“When you look at the social and economic realities of the day, particularly the fact that we are living so much longer, you could do everything ‘right’ and still not be able to save enough for retirement,” says Coppola.

The Compass strategy starts by looking at people like Peggy and asking them to figure out what their ideal retirement looks like and how much it will cost. The idea is to get to that “magic number” as quickly as possible. For $600 a year, Compass sends investors analysis every five weeks, encouraging them to move their money between the different funds available through their 401(k)s in order to maximize returns versus traditional long-term investment strategies. When investors reach their target, Compass allows them the flexibility to transfer the funds to a safe investment.

“I want to be able to provide income forever, if possible, and you can do that by growing your accounts large enough and then putting them into guaranteed vehicles that will pay you interest —everything that you would have been getting from your salary,” says Coppola.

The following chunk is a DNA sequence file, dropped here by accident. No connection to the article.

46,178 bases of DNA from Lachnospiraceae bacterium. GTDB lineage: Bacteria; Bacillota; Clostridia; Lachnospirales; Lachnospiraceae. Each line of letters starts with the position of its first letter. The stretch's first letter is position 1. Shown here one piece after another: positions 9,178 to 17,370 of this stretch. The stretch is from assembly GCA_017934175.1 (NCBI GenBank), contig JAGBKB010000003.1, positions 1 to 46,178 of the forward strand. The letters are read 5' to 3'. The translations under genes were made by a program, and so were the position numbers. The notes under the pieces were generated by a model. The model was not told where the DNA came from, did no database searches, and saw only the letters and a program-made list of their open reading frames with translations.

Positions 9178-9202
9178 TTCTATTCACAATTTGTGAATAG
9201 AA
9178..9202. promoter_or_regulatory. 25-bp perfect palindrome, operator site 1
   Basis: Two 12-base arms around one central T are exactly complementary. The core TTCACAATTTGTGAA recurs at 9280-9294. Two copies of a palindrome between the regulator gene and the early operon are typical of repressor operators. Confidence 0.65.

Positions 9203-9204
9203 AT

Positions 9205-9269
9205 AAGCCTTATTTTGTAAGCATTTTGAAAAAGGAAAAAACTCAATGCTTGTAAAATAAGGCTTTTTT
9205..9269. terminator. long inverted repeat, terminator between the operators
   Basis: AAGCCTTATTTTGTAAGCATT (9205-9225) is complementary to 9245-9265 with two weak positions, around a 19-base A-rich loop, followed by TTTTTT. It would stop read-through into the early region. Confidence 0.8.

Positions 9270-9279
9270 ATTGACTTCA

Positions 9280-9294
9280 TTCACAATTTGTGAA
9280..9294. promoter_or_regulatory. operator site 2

“These days, the old model does not work. For example, had we continued to add bonds, the usual approach as one nears retirement, we would have missed a long bull market. Further, with interest rates so low, larger holdings in bonds would have more likely decreased rather than increased our wealth,” says Peggy.

Compass is not the only player in the space. EZ Tracker provides a monthly newsletter with information about the best performing funds in your portfolio each month for $85 a year.

Risks and Rewards
Since Peggy started with Compass in 2003, she says her 401(k) has grown “fivefold.” Her husband was slow to adopt the model and began with Compass in 2012. “He’s had a 100% increase and we now have double our original target. Reviewing our portfolio every five weeks, instead of every six months or a year, allowed us to react before we were hurt and maximize during the good times,” says Peggy.

The Beavers are now both retired, drawing down approximately 2% a year from their investments for living expenses, while living with the peace of mind that comes from knowing that whatever the future holds, they are financially secure.



4 Responses to Breaking the Rules to Reach Retirement Goals

  1. Pingback: Breaking the Rules to Reach Retirement Goals | TOUCH 106.1 FM | BOSTON, MA

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  3. Ash says:

    Ok, hopefully this is a typo in this article but how in the he!! are you 52 with a six figure salary and only have $160,000 in retirement?? If this isn’t some shady pyramid scheme then I don’t know what is. Besides, there was another downturn in 2007 that should have slowed them down. To take on that much risk at that age is not a good idea but I’m thinking Black Enterprise is promoting some shady stuff right here. Five fold since 2003, possible, but not likely for this lady. Then her husband getting that much increase (100%) since 2012, way too much risk at his age.